Techy Stuff

OK. We’re starting to get into the guts of VRML now. We’ve covered the basics, and got something going. Now, we need to start getting serious about all this. This tutorial is going to go into the details of the types of fields and events a node can have, and explain about Prototyping, which is useful for code reuse. Then, we’ll cover routes, which are the basis for all animation in VRML. We’re not really going to apply this stuff until later, but it’s useful to get it out of the way.

Fields & Types

Right then. As you’ve probably picked up from the previous tutorials, VRML files consist of groups of nodes. These nodes can also contain other nodes, and also can contain fields. Each field has a type, which governs what data it can contain, and how much of it. There are a number of different types in VRML, which are described below. You’d best get used to these, because I’m going to use them to describe the nodes from now on.

This is a single boolean value, which can take the value "TRUE" or "FALSE".
**SFColor & MFColor**
SFColor is a field containing a single colour, made up of three floating-point numbers between 0 and 1 corresponding to the red, green and blue values of that colour, e.g. 0 1 0 is green. MFColor is a field containing multiple colours, e.g. [0 1 0, 1 0 0, 0 0 1].
**SFFloat & MFFloat**
SFFloat is a single floating-point value, e.g. 7.5. An MFFloat is a number of floating-point values, e.g. [1.0, 3.4, 76.54].
SFImage is a two-dimensional image, either in colour or grey. It consists of: * Two integers, representing the width and height of the image. * One integer representing the number of components in the image. 1 is grey levels only, 2 is greys with transparency, 3 is RGB colour, and 4 is RGB with transparency. * After these, there are *width * height* hexadecimal numbers, consisting of 2 digits for each component. So, 0xFF would be white in a 1-component image, and 0xFF00007F would be half-transparent red in a 4-component image. Pixels are specified from left to right, bottom to top.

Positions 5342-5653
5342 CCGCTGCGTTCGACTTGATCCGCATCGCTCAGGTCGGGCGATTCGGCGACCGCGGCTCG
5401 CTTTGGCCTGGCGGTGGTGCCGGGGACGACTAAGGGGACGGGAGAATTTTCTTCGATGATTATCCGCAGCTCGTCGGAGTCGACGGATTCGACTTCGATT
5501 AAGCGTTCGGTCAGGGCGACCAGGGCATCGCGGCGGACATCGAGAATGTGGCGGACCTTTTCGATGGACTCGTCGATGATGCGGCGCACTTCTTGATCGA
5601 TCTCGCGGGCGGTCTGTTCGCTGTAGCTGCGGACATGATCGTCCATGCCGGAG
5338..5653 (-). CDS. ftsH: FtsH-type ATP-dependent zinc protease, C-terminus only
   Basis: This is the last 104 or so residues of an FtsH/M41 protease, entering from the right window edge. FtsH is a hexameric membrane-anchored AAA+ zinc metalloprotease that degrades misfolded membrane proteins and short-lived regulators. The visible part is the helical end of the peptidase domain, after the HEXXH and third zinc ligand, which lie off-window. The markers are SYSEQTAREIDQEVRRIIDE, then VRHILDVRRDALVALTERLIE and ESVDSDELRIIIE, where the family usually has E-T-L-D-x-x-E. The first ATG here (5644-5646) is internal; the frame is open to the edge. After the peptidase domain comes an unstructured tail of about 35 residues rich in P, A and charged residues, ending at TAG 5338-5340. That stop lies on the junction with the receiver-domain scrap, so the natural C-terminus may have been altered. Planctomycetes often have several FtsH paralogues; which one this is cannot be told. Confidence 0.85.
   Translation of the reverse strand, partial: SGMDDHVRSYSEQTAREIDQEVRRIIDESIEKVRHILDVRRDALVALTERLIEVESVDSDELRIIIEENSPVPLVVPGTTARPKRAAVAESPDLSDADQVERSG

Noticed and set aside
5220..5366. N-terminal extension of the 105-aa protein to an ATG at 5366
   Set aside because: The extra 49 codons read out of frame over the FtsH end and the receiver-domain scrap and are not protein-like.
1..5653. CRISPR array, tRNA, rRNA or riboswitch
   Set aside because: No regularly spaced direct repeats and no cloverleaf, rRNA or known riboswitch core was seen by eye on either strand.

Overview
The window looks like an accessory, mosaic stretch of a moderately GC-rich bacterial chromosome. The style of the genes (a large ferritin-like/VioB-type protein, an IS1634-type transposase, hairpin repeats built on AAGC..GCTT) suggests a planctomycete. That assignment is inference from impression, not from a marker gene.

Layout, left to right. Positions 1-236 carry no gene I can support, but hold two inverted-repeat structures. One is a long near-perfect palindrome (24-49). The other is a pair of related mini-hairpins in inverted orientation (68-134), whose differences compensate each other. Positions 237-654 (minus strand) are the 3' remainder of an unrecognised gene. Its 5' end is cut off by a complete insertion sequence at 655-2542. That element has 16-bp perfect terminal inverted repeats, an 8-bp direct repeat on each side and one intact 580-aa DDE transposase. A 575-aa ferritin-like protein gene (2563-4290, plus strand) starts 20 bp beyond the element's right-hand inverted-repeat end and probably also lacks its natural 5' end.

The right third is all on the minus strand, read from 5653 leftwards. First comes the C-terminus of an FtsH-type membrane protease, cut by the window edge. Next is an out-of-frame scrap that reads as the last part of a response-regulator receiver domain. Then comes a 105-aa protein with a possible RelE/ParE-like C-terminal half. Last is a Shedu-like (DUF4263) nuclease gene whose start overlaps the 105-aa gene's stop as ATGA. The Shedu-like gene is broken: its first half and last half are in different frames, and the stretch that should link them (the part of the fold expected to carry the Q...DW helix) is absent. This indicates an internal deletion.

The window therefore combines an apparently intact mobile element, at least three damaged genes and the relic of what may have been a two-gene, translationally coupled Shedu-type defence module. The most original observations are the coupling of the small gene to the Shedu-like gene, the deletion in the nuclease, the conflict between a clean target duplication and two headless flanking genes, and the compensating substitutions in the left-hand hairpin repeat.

**SFInt32 & MFInt32**
A single or list of 32-bit integer numbers. These can be in decimal or hexadecimal format. Hexadecimal numbers start with 0x, e.g. 0xFF is 255 in decimal.
**SFNode & MFNode**
SFNode is a single node, and MFNode is a list of nodes. Note that the **children** field in many nodes is of type MFNode.
**SFRotation & MFRotation**
These fields specify a rotation about an axis. It is made up of four floating-point numbers. The first three specify X Y and Z coordinates for the vector corresponding to the axis about which to rotate, and the fourth is the number of radians to rotate by. Further explanation is in the **rotation** section of tutorial 1.3. SFRotation is a single set of values, MFRotation is a list.
**SFString & MFString**
This type contains a list of characters in the utf-8 character set. ASCII is a subset of utf-8, so you needn't worry about different character sets or anything. A string (SFString) is specified as "Hello", in double quotes. A list (MFString) looks like this: ["Hello", "World"].
**SFTime & MFTime**
A single or list of times. Times are specified as floating-point numbers representing the number of seconds elapsed since midnight on the 1st January 1970. This make more sense when we cover events later on.
**SFVec2f & MFVec2f**
A single or list of 2D vectors. A 2D vector is a pair of floating-point numbers.
**SFVec3f & MFVec3f**